GRAND FORKS, N.D. – It was a victory celebration 22 years in the making.
Kevin Martin’s routine takeout in the 10th end gave Canada a 6-3 victory over Scotland’s David Murdoch at the men’s world curling championship Sunday. After the shot the usually stoic Edmonton skip raised his arms in celebration, tossing a load of frustration and failure off his back.
“We hadn’t finished one off,” Martin, 41, said about his string of five international events where he failed to win. “We’ve been to so many international events over the years. It’s good to finish one off and put all that to rest.
“For myself, I don’t think I would have had trouble sleeping when I’m 68. But to just have it put to rest, that’s a good thing. Onward and upward.”
When the game was won third John Morris, second Marc Kennedy and lead Ben Hebert wrapped their arms around each other in the house. Martin slid down the ice, broom raised over his head.
There might have even been a tear at the corner of his eye.
“You must be seeing the wrong thing,” Martin joked after receiving a big hug from his wife Shauna. “What ever.”
Morris said it was a thrill to see Martin win a championship after coming home empty handed from the 1986 world juniors, the 1991 and 1997 men’s championships, and two Olympics.
“Our goal was to come in to win this one for skipper,” said Morris, the two-time world junior champion who joined the Alberta rink two years ago. “We came through. I was really proud of Kevin.
“He had a great game today.”
Martin paved his road to victory with a crucial steal in the seventh end. He made a highlight-reel shot to take out a Scottish rock and roll behind a guard in the four-foot. That forced Murdoch to try a circus shot with this last rock.
The Scottish skip attempted an angle-raised takeout. His rock hit one Canadian stone, then rolled across the house and just barely missed the second rock. That allowed Martin the steal and a 4-1 lead.
Martin took a commanding 6-3 lead into the final end after scoring two in the ninth by blasting a Scottish stone out of a pocket of two other rocks.
The Scots ran out of rocks in the 10th.
It was a frustrating loss for Murdoch, who won the 2006 world championship and lost the 2005 final to Edmonton’s Randy Ferbey.
“I had a couple chances to get my nose in front and I never took them,” he said. “We wanted to play a hard game and I don’t think we really did that today.”
The goal for Murdoch and his team of Graeme Connal, Peter Smith and Euan Byers is to play at the 2010 Winter Olympics in Vancouver.
“We won the European Championships and made the final here today,” said the 29-year-old from Lochmagen. “If we can carry that through for the next few years, we’re aiming for Vancouver.
“We’ll take that experience and carry it forward.”
It was Canada’s 31st victory at the world championship since 1959. It comes on the heels of Jennifer Jones of Winnipeg winning the women’s world championship last month in Vernon, B.C.
Prime Minister Stephen Harper congratulated the team in a statement.
“Along with all Canadians, I am extremely proud of the outstanding and exciting performance by our men’s curling team at the 2008 World Curling Championships,” Harper’s statement read. “Their play throughout the tournament proved that Canadian players have the talent to compete and win against the best in the world.”
The final was a tactical match. The game swung in Canada’s favour because Martin’s front end of Kennedy and Herbert outperformed their Scottish counterparts. They made shots that set up the end so Martin could score points on his last rock.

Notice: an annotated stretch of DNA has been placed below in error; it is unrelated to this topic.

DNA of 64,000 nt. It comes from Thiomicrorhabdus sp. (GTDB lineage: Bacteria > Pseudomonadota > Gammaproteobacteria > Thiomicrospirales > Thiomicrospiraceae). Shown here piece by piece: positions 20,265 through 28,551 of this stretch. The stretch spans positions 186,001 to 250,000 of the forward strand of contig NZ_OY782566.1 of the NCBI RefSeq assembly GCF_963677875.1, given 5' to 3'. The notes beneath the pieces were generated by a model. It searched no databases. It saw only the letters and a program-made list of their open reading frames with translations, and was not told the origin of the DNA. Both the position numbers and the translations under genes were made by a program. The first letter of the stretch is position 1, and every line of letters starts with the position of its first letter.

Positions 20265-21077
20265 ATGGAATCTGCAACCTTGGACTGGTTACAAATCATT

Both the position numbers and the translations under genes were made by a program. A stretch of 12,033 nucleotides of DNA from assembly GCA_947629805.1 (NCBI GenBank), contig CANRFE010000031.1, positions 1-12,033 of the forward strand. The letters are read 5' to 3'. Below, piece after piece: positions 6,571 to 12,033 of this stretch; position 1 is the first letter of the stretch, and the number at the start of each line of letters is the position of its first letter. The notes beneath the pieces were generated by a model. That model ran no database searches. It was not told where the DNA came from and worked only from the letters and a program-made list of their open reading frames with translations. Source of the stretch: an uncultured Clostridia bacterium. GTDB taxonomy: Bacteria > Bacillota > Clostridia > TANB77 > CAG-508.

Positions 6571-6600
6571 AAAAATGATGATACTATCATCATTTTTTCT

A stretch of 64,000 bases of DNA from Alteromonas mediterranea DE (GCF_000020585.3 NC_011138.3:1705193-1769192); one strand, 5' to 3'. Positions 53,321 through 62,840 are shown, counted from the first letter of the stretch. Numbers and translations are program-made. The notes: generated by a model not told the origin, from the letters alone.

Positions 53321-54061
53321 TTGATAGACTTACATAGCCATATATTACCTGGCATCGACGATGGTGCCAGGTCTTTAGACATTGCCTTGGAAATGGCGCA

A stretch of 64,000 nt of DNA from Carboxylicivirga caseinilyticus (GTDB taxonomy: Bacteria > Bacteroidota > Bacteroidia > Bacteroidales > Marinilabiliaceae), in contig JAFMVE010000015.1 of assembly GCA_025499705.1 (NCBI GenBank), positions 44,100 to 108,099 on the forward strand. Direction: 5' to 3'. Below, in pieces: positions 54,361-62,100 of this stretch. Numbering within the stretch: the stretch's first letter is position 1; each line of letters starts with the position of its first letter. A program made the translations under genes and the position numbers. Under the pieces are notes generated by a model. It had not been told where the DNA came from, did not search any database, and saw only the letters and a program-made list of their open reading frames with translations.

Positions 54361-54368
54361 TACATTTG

Kennedy said failing to win an international title bothered Martin more than he let on.
“That’s a big monkey on his back, as much as he doesn’t want to admit it, the last 15 years,” Kennedy said. “Our goal for the three young guys was let’s make it as easy as possible for Kevin.”
Martin said his team showed its grit after a heart-wrenching, 7-6 loss to Scotland in Friday’s playoff. Martin could have won that game but was heavy on his last draw, allowing Murdoch to steal a point.
The Alberta rink rebounded with a convincing 5-4 victory over Norway’s Thomas Ulsrud Saturday.
“We have a very good team, a very solid team,” Martin said. “We took that loss on the chin two nights ago and that was a tough loss to take.
“We came back and played our best game in six months that next day. That shows a lot for the team.”
There was plenty of Canadian content in the crowd of 4,211 at the 11,600-seat Ralph Engelstad Arena. Many came with their faces painted, waved Maple Leafs and roared their approval each time Martin’s team made a shot.
Although outnumbered, a group of Scottish fans refused to be shouted down. They serenaded their team with chants and fight songs.
Total attendance for the week was 51,731.
Winning the world championship gives Martin a spot in the Olympic curling trials to be held Dec. 6-13, 2009, in Edmonton.
“That Olympic gold, I want a chance at,” he said.
Ulsrud defeated China for the bronze medal Saturday night.
Martin has won close to $1 million in cash bonspiels during his career. But he often came away empty handed from major international competitions where national pride, not cash, was up for grabs.
The three-time Brier winner finished fourth in his last trip to the world championship in 1997. He lost the 1991 final to Scotland’s David Smith.
Martin looked to have a gold medal wrapped up at the 2002 Salt Lake Olympics but had to settle for silver after being heavy on his last-shot draw in the final. He finished fourth at the 1992 Albertville Olympics when curling was a demonstration sport.
Martin also was second at the 1986 world junior championships.